Note that secondary encounters are expected to occur in the dense central core of the GC. This implies that the primary encounter bringing the NS into the binary produce only a small systemic velocity of the binary; or alternatively that enough time has passed for dynamic friction to reduce higher systemic velocities which would put the binary outside the central region. Figure 2 shows that such is indeed the case.

A final question is why we see so many isolated pulsars compared to results of exchange encounters in high-γ clusters. After all, in an exchange encounter involving a NS, the most likely outcome is the formation of a binary system containing the two most massive components, i.e. most often the NS with a main-sequence companion. The calculations of Sigurdsson & Phinney (1995) point to two reasons in clusters with central densities as high as in M 15: first, frequent encounters with NSs ionize low-mass pulsar binaries, and second, direct collisions, both in two- and three-body encounters, lead to single pulsars. The calculations by Ivanova et al. (2008) indicate two other channels as the most important ones: direct collisions of a NS with a main-sequence star leading to a merger, and exchange encounters releasing a pulsar from its binary. From the current observations we cannot discriminate between these possibilities.

5. Conclusions and further work

In this paper we use the encounter rate per binary in a GC, γ, to complement the total stellar encounter rate in the cluster, Γ. The latter has been shown to be a reasonable indicator of the number of X-ray binaries and pulsars in GCs; the former provides a first indication of the characteristics of the pulsar populations in GCs. The larger γ is the more disturbed are the MSP binaries: we see more secondary exchange encounters, more isolated pulsars, and more pulsars in the outer parts of the clusters, far from where one would expect them to be given mass segregation. These large offsets result from the recoils caused by binary interactions so recent that the pulsar has not yet had time to sink back to the core by dynamical friction. The correlation is not perfect: some clusters with similar Γ and γ have markedly different pulsar populations. This reflects in part a lack of detailed and uniform characterization of all the clusters, but might also be caused by different dynamical histories, e.g. the occurrence of a core collapse.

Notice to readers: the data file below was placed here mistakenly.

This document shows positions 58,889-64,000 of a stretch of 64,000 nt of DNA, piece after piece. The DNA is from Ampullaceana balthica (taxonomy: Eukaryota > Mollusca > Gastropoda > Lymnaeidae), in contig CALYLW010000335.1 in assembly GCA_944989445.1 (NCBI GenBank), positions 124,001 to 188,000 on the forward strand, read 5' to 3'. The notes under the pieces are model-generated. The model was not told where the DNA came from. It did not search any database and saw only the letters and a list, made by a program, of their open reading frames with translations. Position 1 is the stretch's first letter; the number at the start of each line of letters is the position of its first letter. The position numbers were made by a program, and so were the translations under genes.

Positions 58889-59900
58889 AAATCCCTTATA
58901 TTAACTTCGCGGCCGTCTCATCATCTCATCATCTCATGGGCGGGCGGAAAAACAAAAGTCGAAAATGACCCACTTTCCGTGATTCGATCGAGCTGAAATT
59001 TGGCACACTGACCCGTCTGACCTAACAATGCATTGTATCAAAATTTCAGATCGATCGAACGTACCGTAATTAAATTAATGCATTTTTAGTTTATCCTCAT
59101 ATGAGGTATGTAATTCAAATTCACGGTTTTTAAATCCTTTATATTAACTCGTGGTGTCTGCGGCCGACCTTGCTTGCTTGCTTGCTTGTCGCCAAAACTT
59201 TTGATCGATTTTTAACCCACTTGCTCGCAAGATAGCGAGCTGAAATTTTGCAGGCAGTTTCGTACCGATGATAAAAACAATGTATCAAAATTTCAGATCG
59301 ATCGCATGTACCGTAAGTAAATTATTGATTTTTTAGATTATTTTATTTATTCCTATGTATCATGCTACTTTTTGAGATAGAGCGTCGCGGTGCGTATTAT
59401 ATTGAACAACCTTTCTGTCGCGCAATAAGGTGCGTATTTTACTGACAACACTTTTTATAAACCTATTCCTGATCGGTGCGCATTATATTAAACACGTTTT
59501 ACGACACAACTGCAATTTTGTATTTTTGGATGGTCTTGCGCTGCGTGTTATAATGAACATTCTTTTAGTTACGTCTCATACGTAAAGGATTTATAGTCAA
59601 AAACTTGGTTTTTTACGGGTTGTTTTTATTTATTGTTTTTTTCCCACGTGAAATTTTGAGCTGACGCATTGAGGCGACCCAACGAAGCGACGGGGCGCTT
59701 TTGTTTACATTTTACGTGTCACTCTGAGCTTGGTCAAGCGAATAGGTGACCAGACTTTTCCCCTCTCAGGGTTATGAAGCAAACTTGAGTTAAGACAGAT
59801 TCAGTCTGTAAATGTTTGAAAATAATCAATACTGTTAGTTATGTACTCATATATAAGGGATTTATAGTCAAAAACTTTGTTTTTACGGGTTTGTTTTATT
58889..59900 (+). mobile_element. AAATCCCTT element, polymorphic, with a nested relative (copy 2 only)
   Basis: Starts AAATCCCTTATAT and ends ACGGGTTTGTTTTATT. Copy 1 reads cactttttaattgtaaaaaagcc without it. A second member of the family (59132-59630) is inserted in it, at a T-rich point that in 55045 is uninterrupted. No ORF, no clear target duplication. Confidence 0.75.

We find that in general the placement of particular types of GC objects in a log ρc − rc (or Γ−γ) diagram of the parent cluster can provide a useful diagnostic of the evolution of that particular type of object. An example of this is the young, high-B field pulsars: these objects appear exclusively in GCs with intermediate or high γ. This, together with the finding that they are all near the same spin-up line suggests that they are produced when X-ray binaries are disrupted or single-NSs accrete a limited amount of debris after a direct collision with a giant or main-sequence star. Further evidence for this is the large fraction of these systems that appear as members of exchange products. This greatly diminishes the large required rate of NS formation in GCs calculated in Boyles et al. (2011) under the assumption that these young pulsars are newly created NSs: in our scenario, one single NS can go through several recycling and radio pulsar episodes. Each recycling episode diminishes the magnetic field of the NS, which for each pulsar incarnation appears successively closer to the normal MSPs in the P- diagram.

This interpretation can be put to the test in two ways. First, any pulsar found in a GC well above the (upper) spin-up line in Fig. 5, must be a genuinely young pulsar, rather than an old pulsar recently involved in a secondary encounter. Second, when more pulsars become known in low-γ clusters, our interpretation predicts that apparently young and long-period pulsars, as well as highly eccentric pulsar binaries and systems clearly the product of exchange encounters, should be very rare among these.

Finally, this work suggests that exotic systems like MSP-MSP or MSP-black hole binaries should appear almost exclusively in medium to high-γ clusters. Therefore, future radio pulsar surveys for these objects may be more successful in those GCs.


An alternative explanation for PSR B1718−19 is that the binary is the result of a primary encounter, in which the current companion lost some of its mass, of which only a small fraction was accreted by the NS. In either case, it might be about to become a new X-ray binary.